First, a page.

Why does Peter say repent and be baptized for the remission of sins if baptism has nothing to do with remission of sins?


Clarify Share Report Asked February 19 2021 Mini Joseph LaClair

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Data Danny Hickman Supporter Believer in The Gospel Of Jesus Christ
When Peter writes that believers are to be baptized for the remission of sin, he doesn't mean "in order to obtain" remission of sin, he means because the believer's sin has been remitted. If I ask my daughter to go to the store FOR me, I don't mean "to get" me, I mean "on my behalf." Peter didn't mean "to get" remission of sin, he meant since remission had been accomplished.

Baptism is in essence a celebratory act that blesses the Lord for His work of salvation in the believer's life. It's similar to a marriage wedding. Having a marriage ceremony won't make the betrothed couple love each other if they don't truly love each other. A wedding won't ensure that they respect each other and forsake all others "till death parts them." It's simply a ceremony that celebrates their union. When marriage was instituted in the garden of Eden it didn't come with a ceremony. Neither was there a legal document to make the marriage lawful. When the man and woman "came together" they became man and wife. What is this "came together?" The LORD God fashioned into a woman the rib which He had taken from the man, and brought her to the man (Gen 3:22). From that time on, they were husband and wife. They were husband and wife BEFORE they went into the tent and laid down. They were husband and wife when Adam accepted responsibility for his woman. No ceremony was necessary, sexual or nonsexual.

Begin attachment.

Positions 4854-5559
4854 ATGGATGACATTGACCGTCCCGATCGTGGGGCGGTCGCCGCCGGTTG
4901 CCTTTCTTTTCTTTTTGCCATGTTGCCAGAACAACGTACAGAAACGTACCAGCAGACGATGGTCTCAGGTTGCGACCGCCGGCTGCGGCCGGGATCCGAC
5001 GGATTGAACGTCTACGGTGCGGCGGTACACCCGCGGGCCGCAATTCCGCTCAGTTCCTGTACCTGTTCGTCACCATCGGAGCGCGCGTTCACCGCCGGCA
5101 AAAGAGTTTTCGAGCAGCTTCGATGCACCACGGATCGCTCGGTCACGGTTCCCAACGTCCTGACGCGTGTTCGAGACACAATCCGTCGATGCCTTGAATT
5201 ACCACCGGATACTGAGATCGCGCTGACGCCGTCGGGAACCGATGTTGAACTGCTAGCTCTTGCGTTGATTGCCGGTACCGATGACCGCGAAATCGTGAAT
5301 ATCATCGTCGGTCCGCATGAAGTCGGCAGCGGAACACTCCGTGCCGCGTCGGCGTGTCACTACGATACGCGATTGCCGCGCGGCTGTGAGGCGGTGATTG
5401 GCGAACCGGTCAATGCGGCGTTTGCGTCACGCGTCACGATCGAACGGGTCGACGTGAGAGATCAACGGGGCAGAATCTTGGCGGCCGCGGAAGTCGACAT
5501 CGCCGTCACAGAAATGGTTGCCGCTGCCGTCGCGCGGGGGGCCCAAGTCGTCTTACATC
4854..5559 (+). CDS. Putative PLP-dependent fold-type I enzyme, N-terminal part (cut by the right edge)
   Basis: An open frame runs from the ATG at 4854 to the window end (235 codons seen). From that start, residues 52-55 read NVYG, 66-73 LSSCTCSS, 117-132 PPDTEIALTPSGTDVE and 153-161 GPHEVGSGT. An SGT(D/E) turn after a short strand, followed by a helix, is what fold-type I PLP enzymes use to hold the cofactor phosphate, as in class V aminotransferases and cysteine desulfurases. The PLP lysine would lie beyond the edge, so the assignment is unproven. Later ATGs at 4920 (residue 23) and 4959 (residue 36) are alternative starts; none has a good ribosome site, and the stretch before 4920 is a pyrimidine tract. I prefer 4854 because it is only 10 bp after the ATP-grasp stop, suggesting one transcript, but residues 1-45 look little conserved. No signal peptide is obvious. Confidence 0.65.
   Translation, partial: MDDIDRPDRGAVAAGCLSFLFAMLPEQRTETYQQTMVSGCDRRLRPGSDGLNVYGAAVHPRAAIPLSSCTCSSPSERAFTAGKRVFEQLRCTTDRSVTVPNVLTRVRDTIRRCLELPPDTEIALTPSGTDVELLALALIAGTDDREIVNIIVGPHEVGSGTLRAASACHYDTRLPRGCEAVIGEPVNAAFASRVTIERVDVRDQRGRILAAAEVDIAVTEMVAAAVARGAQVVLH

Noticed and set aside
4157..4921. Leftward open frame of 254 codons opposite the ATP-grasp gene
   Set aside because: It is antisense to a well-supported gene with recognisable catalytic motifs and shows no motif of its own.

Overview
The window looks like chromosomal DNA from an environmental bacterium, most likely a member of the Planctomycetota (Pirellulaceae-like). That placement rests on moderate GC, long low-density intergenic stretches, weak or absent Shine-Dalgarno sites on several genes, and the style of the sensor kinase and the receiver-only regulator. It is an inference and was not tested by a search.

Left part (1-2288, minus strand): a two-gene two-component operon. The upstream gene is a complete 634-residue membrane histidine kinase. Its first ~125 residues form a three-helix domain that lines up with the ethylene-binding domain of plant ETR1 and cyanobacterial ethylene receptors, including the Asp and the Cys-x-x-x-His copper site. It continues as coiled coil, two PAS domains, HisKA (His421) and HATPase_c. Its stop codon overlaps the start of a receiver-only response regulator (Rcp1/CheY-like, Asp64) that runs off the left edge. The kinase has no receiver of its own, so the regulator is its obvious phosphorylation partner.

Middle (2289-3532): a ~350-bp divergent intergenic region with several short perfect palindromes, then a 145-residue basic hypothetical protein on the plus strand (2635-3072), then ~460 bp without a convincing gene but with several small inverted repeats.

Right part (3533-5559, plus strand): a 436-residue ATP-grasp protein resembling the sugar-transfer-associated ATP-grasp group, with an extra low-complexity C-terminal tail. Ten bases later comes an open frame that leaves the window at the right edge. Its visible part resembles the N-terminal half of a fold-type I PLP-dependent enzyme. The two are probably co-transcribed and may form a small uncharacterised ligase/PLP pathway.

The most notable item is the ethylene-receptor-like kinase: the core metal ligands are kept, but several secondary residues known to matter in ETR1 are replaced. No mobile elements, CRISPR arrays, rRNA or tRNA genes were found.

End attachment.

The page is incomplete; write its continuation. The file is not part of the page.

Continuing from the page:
No marriage ceremony is spoken of when Bathsheba and David hooked up. David had gotten this woman pregnant while her husband was away at war. When David's plan to conceal his adultery failed, he had the woman's husband, Uriah the Hititte, killed. When the time of mourning was over, David sent and brought her (Bathsheba) to his house and she became his wife; then she bore him a son. But the thing that David had done was evil in the sight of the Lord (2 Sam 11:27). It was evil, but they were still man and wife. No ceremony, but they were still man and wife. It wasn't said that they became "man and wife" after they had their sexual encounter. They became man and wife when (here it is) David assumed responsibility for the woman. That's when a man and a woman "become husband and wife."

The marriage between Jesus and the church (a believer) is exactly the same. The believer confesses and asks for forgiveness. The Father sends the Holy Spirit (Jn 14:26, Jn 15:26) to indwell the believer, thereby adopting the believer through a "rebirth." A new child of God is born of the Spirit of God. Jesus is said to be "the firstborn of many brethren" because of this process (Rom 8:29).